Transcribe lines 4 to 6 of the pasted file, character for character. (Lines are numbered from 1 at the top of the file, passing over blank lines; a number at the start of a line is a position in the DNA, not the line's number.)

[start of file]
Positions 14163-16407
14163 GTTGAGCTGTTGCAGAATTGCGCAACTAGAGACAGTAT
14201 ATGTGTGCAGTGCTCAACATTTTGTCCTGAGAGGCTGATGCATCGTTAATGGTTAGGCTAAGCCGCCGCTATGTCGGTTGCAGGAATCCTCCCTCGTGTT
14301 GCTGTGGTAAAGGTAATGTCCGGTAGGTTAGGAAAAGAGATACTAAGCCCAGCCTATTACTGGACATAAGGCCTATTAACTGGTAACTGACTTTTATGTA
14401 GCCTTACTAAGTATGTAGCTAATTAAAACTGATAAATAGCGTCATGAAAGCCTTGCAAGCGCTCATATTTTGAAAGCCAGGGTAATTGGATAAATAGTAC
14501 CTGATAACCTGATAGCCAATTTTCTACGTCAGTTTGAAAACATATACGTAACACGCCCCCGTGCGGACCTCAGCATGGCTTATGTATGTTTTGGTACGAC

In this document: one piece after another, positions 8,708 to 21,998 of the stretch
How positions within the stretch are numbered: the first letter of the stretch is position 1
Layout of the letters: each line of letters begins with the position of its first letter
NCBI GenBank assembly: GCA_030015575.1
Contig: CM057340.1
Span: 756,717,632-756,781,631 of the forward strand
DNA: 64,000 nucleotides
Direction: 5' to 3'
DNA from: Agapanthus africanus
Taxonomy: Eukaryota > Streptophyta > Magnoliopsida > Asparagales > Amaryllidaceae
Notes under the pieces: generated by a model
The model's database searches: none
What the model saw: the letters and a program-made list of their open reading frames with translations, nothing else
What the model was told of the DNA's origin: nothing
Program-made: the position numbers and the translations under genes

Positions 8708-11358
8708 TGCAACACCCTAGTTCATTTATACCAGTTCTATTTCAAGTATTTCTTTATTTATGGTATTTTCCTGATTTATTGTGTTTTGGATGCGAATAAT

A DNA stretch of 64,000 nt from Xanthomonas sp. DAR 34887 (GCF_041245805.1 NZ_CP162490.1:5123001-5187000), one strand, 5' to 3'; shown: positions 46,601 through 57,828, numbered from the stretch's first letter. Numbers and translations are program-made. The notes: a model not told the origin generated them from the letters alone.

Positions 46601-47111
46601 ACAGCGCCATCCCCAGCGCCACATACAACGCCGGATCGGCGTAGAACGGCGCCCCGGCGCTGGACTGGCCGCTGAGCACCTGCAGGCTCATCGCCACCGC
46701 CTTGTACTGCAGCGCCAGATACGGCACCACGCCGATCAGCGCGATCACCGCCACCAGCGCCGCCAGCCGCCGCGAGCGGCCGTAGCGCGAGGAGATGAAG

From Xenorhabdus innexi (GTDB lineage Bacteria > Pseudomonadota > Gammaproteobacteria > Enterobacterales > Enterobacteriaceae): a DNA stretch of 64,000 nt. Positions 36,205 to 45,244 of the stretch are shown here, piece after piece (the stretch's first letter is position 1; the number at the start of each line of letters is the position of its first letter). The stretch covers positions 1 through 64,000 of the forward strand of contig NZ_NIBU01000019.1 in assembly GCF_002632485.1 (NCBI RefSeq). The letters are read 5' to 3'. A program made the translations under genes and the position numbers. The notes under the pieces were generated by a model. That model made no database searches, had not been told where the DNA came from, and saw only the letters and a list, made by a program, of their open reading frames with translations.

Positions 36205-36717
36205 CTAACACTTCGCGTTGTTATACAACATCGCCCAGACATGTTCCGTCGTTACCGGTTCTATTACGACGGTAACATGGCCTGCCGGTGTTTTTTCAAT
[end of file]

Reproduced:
14301 GCTGTGGTAAAGGTAATGTCCGGTAGGTTAGGAAAAGAGATACTAAGCCCAGCCTATTACTGGACATAAGGCCTATTAACTGGTAACTGACTTTTATGTA
14401 GCCTTACTAAGTATGTAGCTAATTAAAACTGATAAATAGCGTCATGAAAGCCTTGCAAGCGCTCATATTTTGAAAGCCAGGGTAATTGGATAAATAGTAC
14501 CTGATAACCTGATAGCCAATTTTCTACGTCAGTTTGAAAACATATACGTAACACGCCCCCGTGCGGACCTCAGCATGGCTTATGTATGTTTTGGTACGAC